The Commission filed four settled market crisis actions centered on the sale of interests in a collateralized debt obligation. Each center on the CDO known as Delphinus CDO 2007-1 structured by Mizuho Securities USA, Inc. in mid-2007 and for which Delaware Asset Advisers served as the collateral manager. The actions allege that the ratings necessary to closing and marketing the notes were based on misrepresentations about the quality of the collateral. SEC v. Mizuho securities USA, Inc., (S.D.N.Y. Filed July 18, 2012); In the Matter of Delaware Asset Advisers, Adm. Proc. File No 3-14942 (July 18, 2012); In the Matter of Alexander V. Rekeda, Adm. Proc. File No. 3-14953 (July 18, 2012); In the Matter of Xavier Capdepon, Adm. Proc. No. 3-14954 (July 18, 2012).
Delphinus was a mezzanine CDO in which the collateral was largely subprime Residential Mortgage Backed Securities. Those securities were rated slightly higher than junk bonds and credit default swaps referencing subprime RMBS. In mid- 2007 Mizuho structured and market the $1.6 billion CDO. The Mizuho group responsible for the CDO was headed by Alexander Rekeda and included Xavier Capdepon, who modeled the transaction for the rating agencies, and Gwen Snorteland, the transaction manager responsible for structuring and closing the deal. Wei (Alex) Wei was the portfolio manager on the deal at Delaware Assets.
The offering memorandum and marketing materials for the notes issued by the CDO represented that certain specific ratings would be obtained from three credit rating agencies. Those ratings were a condition precedent to the closing and sale of the notes. By July 17, 2007, two days before the expected closing, all of the collateral had been purchased. The next day however Standard & Poor’s announced changes to its CDO rating criteria. The changes required certain categories of subprime residential mortgage-backed securities to be adjusted downward for purposes of calculating their default probability. Portions of the collateral for Delphinus were subject to the revised criteria and would have to be downgraded.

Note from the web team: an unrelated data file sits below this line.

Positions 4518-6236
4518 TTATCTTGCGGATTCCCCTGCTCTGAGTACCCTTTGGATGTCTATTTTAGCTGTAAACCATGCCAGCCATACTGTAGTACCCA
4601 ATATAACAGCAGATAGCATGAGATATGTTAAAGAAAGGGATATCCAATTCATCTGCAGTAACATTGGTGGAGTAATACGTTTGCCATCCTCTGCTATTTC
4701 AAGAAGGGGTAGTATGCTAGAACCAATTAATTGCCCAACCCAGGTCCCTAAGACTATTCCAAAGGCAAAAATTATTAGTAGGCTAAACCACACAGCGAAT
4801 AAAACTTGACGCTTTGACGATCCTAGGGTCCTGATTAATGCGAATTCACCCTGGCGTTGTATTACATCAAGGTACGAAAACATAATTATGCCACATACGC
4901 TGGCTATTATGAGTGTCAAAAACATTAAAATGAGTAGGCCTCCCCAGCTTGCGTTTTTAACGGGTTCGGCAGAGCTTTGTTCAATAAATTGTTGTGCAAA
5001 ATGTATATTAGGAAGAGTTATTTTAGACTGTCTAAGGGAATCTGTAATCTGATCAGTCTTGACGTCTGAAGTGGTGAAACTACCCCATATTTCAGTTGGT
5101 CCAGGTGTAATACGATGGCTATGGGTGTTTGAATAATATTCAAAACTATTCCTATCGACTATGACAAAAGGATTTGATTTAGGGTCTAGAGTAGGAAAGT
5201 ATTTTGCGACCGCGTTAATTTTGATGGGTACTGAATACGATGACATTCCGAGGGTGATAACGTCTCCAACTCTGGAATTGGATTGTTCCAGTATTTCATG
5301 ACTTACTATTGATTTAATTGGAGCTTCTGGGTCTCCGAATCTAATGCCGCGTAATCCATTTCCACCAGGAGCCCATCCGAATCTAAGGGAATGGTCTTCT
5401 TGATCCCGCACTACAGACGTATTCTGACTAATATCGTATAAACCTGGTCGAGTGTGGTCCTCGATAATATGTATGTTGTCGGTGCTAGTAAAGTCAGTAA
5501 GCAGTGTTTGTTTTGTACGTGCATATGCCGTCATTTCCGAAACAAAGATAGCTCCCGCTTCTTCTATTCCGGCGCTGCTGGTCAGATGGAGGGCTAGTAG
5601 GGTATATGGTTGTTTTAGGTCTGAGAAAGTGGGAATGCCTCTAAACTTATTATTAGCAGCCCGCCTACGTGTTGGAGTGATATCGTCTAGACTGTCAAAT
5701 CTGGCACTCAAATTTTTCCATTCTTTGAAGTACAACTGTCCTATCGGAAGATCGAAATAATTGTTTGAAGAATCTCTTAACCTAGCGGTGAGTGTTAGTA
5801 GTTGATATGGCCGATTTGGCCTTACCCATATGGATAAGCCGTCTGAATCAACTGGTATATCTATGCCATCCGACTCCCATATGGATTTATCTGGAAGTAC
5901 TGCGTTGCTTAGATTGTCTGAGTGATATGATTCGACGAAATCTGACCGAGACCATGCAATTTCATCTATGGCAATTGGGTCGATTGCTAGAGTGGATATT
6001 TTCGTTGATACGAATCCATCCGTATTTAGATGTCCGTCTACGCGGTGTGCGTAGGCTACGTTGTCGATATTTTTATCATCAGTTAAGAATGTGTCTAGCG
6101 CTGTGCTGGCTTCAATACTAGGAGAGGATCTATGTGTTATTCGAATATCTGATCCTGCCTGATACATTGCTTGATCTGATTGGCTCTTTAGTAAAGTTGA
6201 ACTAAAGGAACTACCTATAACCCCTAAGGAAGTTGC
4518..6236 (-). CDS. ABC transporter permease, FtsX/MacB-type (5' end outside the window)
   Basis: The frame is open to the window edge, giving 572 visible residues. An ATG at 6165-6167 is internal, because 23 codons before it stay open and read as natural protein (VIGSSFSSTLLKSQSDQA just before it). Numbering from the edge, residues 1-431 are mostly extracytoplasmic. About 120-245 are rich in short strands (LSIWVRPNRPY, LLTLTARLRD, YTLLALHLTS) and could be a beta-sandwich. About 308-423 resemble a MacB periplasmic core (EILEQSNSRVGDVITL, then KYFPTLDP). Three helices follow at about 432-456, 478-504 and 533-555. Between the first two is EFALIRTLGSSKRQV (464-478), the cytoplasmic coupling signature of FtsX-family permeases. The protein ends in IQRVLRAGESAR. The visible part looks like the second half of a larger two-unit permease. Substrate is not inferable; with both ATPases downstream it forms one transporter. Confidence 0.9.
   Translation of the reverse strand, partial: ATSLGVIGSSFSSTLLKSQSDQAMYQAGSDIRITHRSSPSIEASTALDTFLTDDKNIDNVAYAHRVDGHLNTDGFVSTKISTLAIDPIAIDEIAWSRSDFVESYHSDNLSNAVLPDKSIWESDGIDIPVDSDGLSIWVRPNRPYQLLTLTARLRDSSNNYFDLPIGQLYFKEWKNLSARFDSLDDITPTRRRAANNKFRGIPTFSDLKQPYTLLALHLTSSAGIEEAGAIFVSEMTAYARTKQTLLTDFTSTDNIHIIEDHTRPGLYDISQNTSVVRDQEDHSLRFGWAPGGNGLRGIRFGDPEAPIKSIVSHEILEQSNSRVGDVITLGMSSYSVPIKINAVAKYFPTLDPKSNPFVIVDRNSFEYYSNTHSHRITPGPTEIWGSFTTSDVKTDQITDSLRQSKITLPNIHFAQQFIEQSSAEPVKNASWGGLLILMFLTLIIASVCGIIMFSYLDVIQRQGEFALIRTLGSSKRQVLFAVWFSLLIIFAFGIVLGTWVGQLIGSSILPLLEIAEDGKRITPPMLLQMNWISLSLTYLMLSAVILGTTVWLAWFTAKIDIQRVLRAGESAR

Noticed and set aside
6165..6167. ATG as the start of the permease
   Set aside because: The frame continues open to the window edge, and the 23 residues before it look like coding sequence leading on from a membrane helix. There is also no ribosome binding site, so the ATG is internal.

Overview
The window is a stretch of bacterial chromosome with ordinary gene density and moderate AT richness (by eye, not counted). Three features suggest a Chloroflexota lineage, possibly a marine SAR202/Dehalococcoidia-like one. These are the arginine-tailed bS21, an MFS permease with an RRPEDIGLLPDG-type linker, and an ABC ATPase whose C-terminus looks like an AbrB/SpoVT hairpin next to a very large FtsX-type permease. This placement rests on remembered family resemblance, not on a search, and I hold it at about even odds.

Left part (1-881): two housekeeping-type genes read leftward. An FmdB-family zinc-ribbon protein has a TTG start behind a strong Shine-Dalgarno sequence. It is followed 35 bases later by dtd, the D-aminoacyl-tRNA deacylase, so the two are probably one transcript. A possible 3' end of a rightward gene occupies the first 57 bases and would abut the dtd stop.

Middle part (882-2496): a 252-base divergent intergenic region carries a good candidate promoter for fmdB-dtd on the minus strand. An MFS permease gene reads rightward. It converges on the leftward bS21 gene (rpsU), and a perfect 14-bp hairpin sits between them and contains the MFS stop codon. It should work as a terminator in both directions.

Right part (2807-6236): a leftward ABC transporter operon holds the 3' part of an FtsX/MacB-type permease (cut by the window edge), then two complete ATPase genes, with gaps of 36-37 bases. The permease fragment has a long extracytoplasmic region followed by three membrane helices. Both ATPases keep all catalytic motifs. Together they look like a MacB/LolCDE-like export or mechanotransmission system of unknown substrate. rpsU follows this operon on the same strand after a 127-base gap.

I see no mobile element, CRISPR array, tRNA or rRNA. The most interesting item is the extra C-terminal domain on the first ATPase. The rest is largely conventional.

Before the closing could take place, Mizuho had to obtain the necessary ratings from the rating agencies. Following the S&P announcement, Mizuho employees responsible for the transaction e-mailed multiple alternative portfolios to the rating agency. The portfolios were hypothetical assets that would be replaced later with the actual assets. In this instance however, the hypothetical assets, called dummy assets, were superior in credit quality to the actual ones which had been acquired for the CDO. The rating agency was not given the actual assets which had been acquired. This was not disclosed to investors. Overall the Mizuho made about $10 million in fees. The investor losses are not quantified in the court papers. The complaint against Mizuho alleges violations of Securities Act Sections 17(a)(2) and (3) as does the administrative proceeding against Alexander Rekeda. The proceeding involving Delaware also alleges violations of those Sections and, in addition, Advisers Act Section 206(2). Finally, the proceeding against Xavier Capdepon and Gwen Snorteland alleges violations of Securities Act Sections 17(a)(1), (2) and (3).
The Defendant and each Respondent settled with the Commission. In the civil injunctive action, Mizuho consented to the entry of a permanent injunction based Securities Act Sections 17(a)(2) and (3), agreed to pay $10 million in disgorgement along with prejudgment interest and a $115 million penalty. In the proceeding involving Respondents Delaware Assets and Wei, each consented to the entry of a cease and desist order based on Securities Act Sections 17(a)(2) and (3). In addition, the firm will pay disgorgement of $2,228,372 along with prejudgment interest and a penalty equal to the amount of the disgorgement while Respondent Wei agreed to pay a penalty of $50,000 and to be suspended from associating with any investment adviser for six months. Respondents Capdepon and Snortland consented to the entry of a cease and desist order based on Securities Act Section 17(a). Each will also be barred from the securities business with a right to apply for reentry after one year. Mr. Capdepon agreed to pay a penalty of $125,000 while the penalty as to Ms. Snortland will be decided at a later date. Finally, Mr. Rekeda consented to the entry of a cease and desist order based on Securities Act Sections 17(a)(2) and (3), agreed to be suspended from the securities business for one year and to pay a civil penalty of $125,000.